Although BOTOX® Cosmetic is not a filler, it is often used with dermal
filler procedures. BOTOX® Cosmetic is a simple, nonsurgical treatment
that can temporarily smooth
moderate to severe frown lines between the
brows in people from 18 to 65 years of age.
BOTOX® works by relaxing the facial muscles. It is a purified protein
produced by the clostridium botulinum bacterium, and has been approved by the FDA
since 2002 for treatment of glabellar lines – commonly known as frown lines
– between the eyes and above the nose. Treatments typically take 5 –
10 minutes. Although results may vary, after one 10-minute treatment—a
few tiny injections— within days there’s a noticeable improvement in moderate
to severe frown lines between the brows, which can last up to 4 months.
Since the needle is so tiny and the procedure so quick, healthcare professionals
do not usually numb the area being treated. However, in sensitive areas, such as
around the lips, some medical practitioners may apply local anesthesia just prior
to the treatment.
In 2007, almost 4.6 million procedures were performed with FDA-approved BOTOX®
Cosmetic, ranking BOTOX® as the leading cosmetic medical procedure
in the United States. While women received over 90% of the procedures performed
with BOTOX®, a growing number of men are receiving BOTOX®
each year. In fact, nearly twice as many men now receive BOTOX®
injections as did 5 years ago.1
Many plastic surgeons, dermatologists and other healthcare professionals who use
BOTOX® employ it for a wider spectrum of facial lines and wrinkles
that includes forehead lines, bunny lines (across the top of the nose), marionette
lines (below the corners of the mouth), smile lines and smoker’s lines.
BOTOX® is now also used as an effective treatment for hyperhydrosis
(excess sweating), and other disorders. Ask your healthcare
professional about the variety of treatments now available with BOTOX®.
It is advisable to select a healthcare professional who has performed at least hundreds
of BOTOX® procedures because techniques are often refined over time
for more natural, appealing looks. Inexperienced practitioners will be more likely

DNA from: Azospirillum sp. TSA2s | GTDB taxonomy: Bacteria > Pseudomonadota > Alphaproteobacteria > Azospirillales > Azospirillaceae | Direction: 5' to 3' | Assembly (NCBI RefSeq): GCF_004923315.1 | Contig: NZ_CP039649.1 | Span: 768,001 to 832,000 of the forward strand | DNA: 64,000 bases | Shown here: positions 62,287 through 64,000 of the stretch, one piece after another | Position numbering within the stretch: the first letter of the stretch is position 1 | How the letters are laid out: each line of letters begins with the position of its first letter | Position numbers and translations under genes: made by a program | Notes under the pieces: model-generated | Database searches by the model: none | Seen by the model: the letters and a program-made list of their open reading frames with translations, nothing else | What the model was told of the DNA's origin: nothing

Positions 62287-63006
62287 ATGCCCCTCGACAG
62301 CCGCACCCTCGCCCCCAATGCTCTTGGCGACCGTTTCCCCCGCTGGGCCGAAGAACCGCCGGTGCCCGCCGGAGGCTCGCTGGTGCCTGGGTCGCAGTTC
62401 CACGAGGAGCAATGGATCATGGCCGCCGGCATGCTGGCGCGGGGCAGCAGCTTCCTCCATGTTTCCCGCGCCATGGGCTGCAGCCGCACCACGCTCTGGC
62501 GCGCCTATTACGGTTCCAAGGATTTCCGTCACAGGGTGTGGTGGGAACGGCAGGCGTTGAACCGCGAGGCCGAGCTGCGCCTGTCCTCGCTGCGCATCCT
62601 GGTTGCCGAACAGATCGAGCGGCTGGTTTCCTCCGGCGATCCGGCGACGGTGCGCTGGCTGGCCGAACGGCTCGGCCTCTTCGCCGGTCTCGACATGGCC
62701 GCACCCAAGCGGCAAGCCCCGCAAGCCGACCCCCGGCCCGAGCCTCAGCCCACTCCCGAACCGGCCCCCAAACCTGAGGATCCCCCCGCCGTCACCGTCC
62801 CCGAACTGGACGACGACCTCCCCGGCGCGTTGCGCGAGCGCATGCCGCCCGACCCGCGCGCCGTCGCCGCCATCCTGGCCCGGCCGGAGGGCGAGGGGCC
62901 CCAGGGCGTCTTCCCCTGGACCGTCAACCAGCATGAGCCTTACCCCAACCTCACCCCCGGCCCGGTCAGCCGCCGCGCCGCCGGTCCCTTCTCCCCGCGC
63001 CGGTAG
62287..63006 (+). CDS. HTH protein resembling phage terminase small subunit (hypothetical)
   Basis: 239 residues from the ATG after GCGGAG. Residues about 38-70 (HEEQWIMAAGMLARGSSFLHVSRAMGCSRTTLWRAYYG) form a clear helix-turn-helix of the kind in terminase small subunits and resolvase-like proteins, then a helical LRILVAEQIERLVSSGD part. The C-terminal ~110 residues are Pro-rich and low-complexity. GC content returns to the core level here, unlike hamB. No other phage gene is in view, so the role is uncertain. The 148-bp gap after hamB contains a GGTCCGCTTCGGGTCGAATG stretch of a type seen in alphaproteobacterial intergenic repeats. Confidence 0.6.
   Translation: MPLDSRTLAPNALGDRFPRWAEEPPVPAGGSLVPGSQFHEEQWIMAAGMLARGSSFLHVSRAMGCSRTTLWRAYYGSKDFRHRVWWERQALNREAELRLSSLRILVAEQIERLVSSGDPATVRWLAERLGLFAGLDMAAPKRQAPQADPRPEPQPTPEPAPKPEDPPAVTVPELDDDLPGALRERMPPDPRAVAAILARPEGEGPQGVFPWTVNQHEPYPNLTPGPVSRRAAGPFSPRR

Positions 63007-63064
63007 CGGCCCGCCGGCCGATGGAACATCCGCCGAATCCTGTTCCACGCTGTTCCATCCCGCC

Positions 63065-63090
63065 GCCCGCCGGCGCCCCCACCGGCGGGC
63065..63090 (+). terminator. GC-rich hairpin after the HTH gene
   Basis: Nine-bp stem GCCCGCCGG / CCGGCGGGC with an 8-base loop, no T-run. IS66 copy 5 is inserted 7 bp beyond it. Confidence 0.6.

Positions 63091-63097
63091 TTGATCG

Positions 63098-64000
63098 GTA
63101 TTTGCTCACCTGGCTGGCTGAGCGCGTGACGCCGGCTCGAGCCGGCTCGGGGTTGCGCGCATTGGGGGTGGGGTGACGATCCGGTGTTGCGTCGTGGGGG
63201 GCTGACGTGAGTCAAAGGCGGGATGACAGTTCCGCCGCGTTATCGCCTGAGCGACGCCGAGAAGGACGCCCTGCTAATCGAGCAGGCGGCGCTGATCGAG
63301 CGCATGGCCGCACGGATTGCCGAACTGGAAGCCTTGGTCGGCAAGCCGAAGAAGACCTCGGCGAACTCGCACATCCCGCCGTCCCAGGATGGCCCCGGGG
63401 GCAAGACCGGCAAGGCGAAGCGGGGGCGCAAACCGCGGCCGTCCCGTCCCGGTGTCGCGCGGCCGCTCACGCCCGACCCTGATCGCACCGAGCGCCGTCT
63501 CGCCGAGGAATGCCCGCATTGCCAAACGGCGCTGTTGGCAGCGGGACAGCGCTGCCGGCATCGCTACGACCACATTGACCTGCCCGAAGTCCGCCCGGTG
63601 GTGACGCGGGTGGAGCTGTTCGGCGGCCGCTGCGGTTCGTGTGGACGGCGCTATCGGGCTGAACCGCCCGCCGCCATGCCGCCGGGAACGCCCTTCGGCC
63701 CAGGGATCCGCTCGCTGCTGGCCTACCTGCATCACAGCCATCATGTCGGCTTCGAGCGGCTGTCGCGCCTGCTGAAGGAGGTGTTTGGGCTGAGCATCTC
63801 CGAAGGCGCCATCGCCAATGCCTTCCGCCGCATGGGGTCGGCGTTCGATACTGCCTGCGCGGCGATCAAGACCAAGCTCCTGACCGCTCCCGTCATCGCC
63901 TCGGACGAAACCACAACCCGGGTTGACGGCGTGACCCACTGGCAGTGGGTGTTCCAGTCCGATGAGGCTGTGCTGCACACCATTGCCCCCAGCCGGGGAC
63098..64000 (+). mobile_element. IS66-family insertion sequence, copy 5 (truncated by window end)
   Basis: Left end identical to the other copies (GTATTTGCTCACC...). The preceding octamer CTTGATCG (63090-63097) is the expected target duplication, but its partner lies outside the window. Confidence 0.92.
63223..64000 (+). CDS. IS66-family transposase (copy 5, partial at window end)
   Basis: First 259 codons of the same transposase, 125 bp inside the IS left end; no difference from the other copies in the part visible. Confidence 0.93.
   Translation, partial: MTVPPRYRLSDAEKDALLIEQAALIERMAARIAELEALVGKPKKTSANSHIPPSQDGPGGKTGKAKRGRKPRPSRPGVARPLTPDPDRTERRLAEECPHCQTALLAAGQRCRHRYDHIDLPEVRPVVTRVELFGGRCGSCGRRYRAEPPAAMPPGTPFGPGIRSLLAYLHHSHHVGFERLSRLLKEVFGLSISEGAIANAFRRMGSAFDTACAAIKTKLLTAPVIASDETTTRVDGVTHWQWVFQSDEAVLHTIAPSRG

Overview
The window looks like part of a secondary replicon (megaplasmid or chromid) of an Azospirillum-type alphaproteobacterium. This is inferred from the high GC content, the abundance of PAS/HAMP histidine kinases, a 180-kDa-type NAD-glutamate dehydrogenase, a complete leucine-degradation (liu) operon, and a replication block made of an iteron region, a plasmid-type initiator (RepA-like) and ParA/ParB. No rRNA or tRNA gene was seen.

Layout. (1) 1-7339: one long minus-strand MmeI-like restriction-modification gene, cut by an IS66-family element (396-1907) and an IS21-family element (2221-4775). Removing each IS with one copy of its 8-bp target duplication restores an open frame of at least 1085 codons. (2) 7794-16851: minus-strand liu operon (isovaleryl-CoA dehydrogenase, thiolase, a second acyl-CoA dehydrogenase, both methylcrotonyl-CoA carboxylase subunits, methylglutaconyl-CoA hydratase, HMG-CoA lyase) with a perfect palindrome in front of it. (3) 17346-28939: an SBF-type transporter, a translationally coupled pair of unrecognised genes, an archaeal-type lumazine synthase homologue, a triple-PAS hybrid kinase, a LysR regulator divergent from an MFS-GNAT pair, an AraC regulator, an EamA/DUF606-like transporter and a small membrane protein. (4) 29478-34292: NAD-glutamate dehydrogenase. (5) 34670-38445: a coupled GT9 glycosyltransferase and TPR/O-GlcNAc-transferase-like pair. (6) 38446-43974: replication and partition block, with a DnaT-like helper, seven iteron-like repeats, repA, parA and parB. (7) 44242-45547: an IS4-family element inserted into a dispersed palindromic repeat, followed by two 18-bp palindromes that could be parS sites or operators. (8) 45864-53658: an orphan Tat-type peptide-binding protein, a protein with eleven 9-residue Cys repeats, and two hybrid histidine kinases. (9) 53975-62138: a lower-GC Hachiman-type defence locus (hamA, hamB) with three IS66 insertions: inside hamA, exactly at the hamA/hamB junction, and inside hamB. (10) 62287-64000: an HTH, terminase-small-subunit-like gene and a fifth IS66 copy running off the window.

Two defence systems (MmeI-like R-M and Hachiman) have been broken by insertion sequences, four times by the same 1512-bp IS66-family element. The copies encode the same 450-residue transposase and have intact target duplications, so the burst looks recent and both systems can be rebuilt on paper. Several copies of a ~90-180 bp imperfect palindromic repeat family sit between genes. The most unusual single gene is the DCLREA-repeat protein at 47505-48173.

to leave you with a “frozen” look, or to drop a brow, or to leave you
with more uneven and unnatural looking results. We have determined a number
of medical practitioners nationally who have extensive experience with BOTOX®
cosmetic medical procedures. To see a list of experienced healthcare professionals
in your area, or to receive a special discount on your next BOTOX®
Locate a Specialist.
Post-marketing reports indicate that the effects of BOTOX® Cosmetic
and all botulinum toxin products may spread from the area of injection to produce
symptoms consistent with botulinum toxin effects. These may include asthenia, generalized
muscle weakness, diplopia, blurred vision, ptosis, dysphagia, dysarthria, urinary
incontinence, and breathing difficulties. These symptoms have been reported hours
to weeks after injection. Swallowing and breathing difficulties can be life threatening
and there have been reports of death. The risk of symptoms is probably greatest
in children treated for spasticity but symptoms can also occur in adults treated
for spasticity or other conditions, particularly in those patients who have underlying
conditions that would predispose them to these symptoms. In unapproved uses, including
spasticity in children and adults, and in approved indications, cases of spread
of effect have occurred at doses comparable to those used to treat cervical dystonia
and at lower doses.
No definitive serious adverse event reports of distant spread of toxin effect associated
with dermatologic use of BOTOX®/BOTOX® Cosmetic at
the labeled dose of 20 Units (for glabellar lines) or 100 Units (for severe primary
axillary hyperhidrosis) have been reported.
BOTOX® Cosmetic is contraindicated in the presence of infection at
the injection site(s) and in individuals with known hypersensitivity to any botulinum
toxin preparation or to the components in the formulation. Risks resulting from
administration at higher dosages other than those approved by the FDA are unknown.
Individuals with pre-existing neuromuscular disorders should only receive BOTOX®
Cosmetic with caution. Co-Administration of BOTOX® Cosmetic and aminoglycosides
or other agents interfering with neuromuscular transmission should only be performed
with caution as the effect of the toxin may be potentiated. BOTOX®
is not recommended for use during pregnancy.
For additional information, please refer to the
BOTOX® Package Insert and Medication Guide. Consult
your physician to determine if BOTOX® is right for you.
Mark M. Hamilton, MD F.A.C.S., Indianapolis, IN ~ Kimberly J. Butterwick MD, San Diego, CA
Gregory Nikolaidis MD, Marble Falls, TX ~ Alan B. Brackup MD FACS, Langhorne, PA
Carey J. Nease MD, Chattanooga, TN